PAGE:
The new United will be the world's largest airline. It will retain its Chicago headquarters but its CEO, Jeff Smisek, will come from Continental.
Because the 2008 merger of Delta (DAL - Get Report) and Northwest proceeded smoothly, expectations are high for the current effort, though Dahlman Rose analyst Helane Becker has a hold on the shares. "We believe 2011 will be a relatively confusing year for the merged company, and as a result there is no hurry to buy these shares," she wrote in a recent report.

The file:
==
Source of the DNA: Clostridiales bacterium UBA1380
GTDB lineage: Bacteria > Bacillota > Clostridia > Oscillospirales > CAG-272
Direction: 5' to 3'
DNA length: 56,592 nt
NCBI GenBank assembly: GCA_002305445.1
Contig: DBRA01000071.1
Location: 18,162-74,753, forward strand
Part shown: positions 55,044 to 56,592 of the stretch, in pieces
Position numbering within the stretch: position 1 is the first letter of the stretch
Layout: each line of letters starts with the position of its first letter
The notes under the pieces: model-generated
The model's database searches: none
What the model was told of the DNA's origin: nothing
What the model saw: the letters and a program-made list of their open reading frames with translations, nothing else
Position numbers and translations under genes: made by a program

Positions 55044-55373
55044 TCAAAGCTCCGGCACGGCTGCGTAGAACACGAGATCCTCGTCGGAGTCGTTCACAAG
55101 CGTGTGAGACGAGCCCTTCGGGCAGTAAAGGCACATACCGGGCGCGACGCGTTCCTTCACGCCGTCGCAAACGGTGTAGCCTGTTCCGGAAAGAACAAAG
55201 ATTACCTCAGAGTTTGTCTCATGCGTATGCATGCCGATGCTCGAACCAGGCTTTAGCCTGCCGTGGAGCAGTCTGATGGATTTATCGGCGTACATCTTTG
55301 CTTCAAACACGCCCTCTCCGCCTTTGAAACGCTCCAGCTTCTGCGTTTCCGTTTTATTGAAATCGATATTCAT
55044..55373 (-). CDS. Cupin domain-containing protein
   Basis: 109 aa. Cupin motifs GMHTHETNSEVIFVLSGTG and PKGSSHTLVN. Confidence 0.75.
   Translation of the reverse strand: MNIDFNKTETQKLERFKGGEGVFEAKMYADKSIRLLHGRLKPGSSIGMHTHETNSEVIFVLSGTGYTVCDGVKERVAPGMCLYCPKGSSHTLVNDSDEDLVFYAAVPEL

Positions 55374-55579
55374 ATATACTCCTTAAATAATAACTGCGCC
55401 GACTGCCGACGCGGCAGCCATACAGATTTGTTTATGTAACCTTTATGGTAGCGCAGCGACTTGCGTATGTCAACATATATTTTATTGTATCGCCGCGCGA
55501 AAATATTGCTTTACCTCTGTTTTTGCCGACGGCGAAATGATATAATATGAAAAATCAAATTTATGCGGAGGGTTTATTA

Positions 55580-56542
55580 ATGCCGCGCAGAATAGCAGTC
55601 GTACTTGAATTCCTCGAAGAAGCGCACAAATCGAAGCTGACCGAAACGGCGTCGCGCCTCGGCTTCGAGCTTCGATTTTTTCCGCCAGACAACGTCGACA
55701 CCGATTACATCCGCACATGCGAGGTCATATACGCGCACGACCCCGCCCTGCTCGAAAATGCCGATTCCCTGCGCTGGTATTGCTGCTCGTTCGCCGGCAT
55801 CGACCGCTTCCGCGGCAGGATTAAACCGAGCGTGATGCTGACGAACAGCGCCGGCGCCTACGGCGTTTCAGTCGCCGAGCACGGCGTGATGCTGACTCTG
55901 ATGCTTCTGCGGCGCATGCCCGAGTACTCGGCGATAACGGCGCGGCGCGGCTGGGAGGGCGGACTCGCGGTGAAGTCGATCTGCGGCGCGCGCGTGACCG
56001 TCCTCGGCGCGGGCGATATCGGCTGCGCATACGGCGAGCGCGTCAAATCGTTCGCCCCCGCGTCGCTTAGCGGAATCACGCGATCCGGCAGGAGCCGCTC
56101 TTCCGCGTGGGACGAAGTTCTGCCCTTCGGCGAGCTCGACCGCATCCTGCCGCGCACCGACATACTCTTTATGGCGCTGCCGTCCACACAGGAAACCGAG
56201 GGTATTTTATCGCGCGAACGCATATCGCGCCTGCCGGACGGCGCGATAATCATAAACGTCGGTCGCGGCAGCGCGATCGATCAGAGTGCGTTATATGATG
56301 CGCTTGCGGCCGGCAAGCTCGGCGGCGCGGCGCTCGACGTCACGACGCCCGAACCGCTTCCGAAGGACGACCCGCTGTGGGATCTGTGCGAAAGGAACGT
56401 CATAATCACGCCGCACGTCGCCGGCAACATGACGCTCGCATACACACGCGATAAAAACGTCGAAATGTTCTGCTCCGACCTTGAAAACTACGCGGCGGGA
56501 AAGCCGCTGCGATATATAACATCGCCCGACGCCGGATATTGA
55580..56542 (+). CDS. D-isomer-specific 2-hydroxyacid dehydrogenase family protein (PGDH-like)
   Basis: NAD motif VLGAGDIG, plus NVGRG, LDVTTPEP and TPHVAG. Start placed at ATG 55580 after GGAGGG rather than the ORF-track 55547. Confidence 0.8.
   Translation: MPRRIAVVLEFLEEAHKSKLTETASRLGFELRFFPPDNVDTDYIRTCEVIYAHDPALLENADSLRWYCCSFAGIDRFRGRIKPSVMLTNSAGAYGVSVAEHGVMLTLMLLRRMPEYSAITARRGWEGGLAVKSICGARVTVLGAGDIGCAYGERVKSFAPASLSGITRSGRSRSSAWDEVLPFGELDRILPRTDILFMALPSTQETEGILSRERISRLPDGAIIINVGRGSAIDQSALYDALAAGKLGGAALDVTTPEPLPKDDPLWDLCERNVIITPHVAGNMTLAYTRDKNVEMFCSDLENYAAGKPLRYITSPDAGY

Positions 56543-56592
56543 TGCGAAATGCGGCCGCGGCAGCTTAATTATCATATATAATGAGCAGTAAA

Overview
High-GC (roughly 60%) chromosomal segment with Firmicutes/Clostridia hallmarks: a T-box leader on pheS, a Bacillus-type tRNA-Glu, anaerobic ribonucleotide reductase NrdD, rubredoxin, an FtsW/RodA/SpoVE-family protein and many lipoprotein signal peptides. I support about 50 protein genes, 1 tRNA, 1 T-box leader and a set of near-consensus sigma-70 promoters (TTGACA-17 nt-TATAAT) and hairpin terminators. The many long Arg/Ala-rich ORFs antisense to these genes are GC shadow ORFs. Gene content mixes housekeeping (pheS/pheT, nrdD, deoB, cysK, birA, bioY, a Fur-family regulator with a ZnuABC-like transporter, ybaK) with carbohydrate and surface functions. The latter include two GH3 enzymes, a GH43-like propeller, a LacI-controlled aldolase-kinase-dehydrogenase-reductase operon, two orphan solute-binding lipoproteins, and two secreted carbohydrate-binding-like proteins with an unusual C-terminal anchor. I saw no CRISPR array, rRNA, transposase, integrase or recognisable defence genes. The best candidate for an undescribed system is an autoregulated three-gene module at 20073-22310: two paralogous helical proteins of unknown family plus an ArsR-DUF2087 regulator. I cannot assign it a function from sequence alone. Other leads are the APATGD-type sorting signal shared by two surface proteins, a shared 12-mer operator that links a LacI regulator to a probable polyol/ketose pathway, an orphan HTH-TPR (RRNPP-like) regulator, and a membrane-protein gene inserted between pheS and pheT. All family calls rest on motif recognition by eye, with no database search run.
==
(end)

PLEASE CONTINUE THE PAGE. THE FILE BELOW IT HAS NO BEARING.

On the other hand, Avondale Partners analyst Bob McAdoo hold United with an outperform. He recently wrote that "legacy airlines are producing margins well above anything the industry has seen in recent years."Similarly, Standard & Poor's analyst Jim Corridore has a strong buy on Continental shares. He said that the merger creates "an extremely strong global route network with opportunities for cost and revenue synergies," and also that "having one fewer competitor will help the entire industry." In Houston, the merger was favored by more than 98% of the votes cast, as 75% of the outstanding shares were voted in favor. "We are grateful for our stockholders' strong vote of confidence in this merger," said Continental CEO Jeff Smisek in a prepared statement. United shareholders also backed the deal by more than 98%. The merger is expected to close by Oct. 1. Until it closes, United and Continental stock will both continue to trade. Then Continental shareholders will get 1.05 shares in the new company for each of their existing shares. -- Written by Ted Reed in Charlotte, N.C. >To contact the writer of this article, click here: